They were successful in securing a collective $3 million judgment against the opposing driver, but that driver did not have enough insurance coverage to pay the judgment. Victims then proceeded to pursue action against the auto insurance company that provided coverage to husband’s employer, seeking underinsured motorist coverage.
Primarily at issue in Bate v. Greenwhich Ins. Co., before the Missouri Supreme Court, was not whether coverage existed, but whether the default judgment granted by trial court was improper. Default judgments can be issued when one party fails to respond to litigation. The courts do not favor default judgments, and generally prefer to decide cases on the merits. Plus, default judgments are almost always challenged when it comes time for plaintiff to collect.
One of the more common defenses in these circumstances is improper service of process. State laws vary on what is proper service, but the basic principle is a plaintiff has to make sure defendant is aware of the case against it before a judgment can be issued.
In this case, defendant was a “foreign” insurance company, based out of Delaware. In Missouri, any foreign insurer doing business there executes an irrevocable power of attorney to authorize the state Director of the Missouri Department of Insurance to receive or acknowledge service of process on its behalf.
In this case, service of process was made to the director, and it was shown the director forwarded the affidavit notifying the insurer of the pending case. Permanent records kept by the department prove this.
The insurance company argued it was not properly notified, and therefore, state law was not followed.But the court found the director – as the de facto agent of the insurer – was properly notified, and therefore plaintiffs complied with the law.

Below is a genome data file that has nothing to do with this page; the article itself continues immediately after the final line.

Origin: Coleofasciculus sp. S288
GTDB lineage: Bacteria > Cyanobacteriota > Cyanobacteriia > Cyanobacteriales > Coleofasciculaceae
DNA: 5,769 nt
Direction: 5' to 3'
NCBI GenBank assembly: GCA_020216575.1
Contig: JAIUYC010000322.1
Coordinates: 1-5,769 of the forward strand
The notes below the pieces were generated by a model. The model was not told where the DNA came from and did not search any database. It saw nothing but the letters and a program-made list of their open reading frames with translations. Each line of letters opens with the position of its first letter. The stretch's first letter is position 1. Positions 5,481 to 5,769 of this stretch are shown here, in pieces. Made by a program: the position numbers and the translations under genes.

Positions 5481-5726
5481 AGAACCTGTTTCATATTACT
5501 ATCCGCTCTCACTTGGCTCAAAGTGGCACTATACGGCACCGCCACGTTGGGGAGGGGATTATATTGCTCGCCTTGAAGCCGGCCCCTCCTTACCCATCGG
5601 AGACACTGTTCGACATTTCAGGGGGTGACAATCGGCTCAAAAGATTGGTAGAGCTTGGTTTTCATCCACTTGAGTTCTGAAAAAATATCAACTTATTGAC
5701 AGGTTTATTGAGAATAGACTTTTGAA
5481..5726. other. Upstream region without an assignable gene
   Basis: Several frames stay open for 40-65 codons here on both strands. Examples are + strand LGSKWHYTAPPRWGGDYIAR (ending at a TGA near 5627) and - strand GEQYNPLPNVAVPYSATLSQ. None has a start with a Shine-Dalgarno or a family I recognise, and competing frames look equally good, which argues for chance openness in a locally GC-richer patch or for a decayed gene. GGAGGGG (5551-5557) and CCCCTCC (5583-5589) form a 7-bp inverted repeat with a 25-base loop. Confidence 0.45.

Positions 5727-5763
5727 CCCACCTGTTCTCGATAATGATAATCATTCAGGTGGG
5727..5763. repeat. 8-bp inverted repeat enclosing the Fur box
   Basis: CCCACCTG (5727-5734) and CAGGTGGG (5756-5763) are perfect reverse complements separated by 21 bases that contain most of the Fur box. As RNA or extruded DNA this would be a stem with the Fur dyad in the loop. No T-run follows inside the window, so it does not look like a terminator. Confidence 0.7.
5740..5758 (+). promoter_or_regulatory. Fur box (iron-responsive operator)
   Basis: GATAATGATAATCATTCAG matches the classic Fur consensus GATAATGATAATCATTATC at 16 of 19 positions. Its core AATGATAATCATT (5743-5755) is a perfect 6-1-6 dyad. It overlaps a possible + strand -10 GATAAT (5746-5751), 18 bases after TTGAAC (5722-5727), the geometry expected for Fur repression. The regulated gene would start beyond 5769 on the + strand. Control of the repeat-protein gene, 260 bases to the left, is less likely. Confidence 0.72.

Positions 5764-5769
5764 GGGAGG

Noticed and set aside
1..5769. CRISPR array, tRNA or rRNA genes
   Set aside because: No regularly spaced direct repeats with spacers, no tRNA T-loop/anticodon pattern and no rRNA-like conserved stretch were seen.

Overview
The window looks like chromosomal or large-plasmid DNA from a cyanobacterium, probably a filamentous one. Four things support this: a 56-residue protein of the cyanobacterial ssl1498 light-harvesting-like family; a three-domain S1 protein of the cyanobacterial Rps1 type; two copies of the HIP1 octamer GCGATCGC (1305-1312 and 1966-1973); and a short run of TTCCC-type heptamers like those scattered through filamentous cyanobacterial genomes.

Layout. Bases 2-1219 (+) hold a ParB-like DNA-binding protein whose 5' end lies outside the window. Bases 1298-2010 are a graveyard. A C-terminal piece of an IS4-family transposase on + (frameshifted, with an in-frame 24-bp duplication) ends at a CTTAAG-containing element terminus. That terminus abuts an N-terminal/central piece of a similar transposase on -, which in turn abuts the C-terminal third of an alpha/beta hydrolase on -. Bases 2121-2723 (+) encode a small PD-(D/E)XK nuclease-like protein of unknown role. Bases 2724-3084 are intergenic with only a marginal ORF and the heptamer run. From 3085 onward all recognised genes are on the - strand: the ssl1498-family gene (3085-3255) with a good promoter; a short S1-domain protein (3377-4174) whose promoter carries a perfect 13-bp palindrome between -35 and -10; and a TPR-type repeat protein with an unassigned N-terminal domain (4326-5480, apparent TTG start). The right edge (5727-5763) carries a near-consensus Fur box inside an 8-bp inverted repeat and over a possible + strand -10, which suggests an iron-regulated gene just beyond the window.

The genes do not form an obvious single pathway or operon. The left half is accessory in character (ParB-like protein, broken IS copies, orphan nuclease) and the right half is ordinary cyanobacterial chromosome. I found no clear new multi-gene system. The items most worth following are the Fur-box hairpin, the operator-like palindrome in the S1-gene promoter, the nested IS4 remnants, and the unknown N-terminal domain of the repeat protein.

The company also argued the law wasn’t followed because an office worker in the department’s office signed the paperwork, as opposed to the director, deputy director or chief clerk. But on this fact, the court found, defendant raised the issue for the first time on appeal, and thus it was not properly preserved for the court’s consideration.
Defendant insurer also argued plaintiffs weren’t named beneficiaries under the policy and that the policy didn’t even contain UIM benefits. The state high court did not deny that these defenses were potentially meritorious. However, the company didn’t respond in a timely manner to the proceedings against it even though it was properly notified. So from a legal standpoint, the default judgment was proper.
Auto insurance companies are notorious for doing everything they can to limit or outright deny liability. That’s why it’s so imperative to have an experienced auto accident lawyer on your side when filing a claim for compensation.
While $3 million may sound excessive, consider that head-on collisions are some of the most injurious types of crashes. These are crashes that happen when one or both drivers crosses into an opposing lane of traffic. Because at least one of the vehicles is typically traveling at a higher rate of speed, these wrecks often result in outcomes that are far worse than in side-impact or rear-end crashes.
If you have been injured in an accident, contact the Hollander Law Firm at 888-751-7777 for a free and confidential consultation. There is no fee unless we win.
Bate v. Greenwhich Ins. Co., June 16, 2015, Missouri Supreme Court
More Blog Entries:
Gonzalez v. Ramirez – Trucking Accident Lawsuit Considered, May 25, 2015, Fort Myers Traffic Accident Lawyer Blog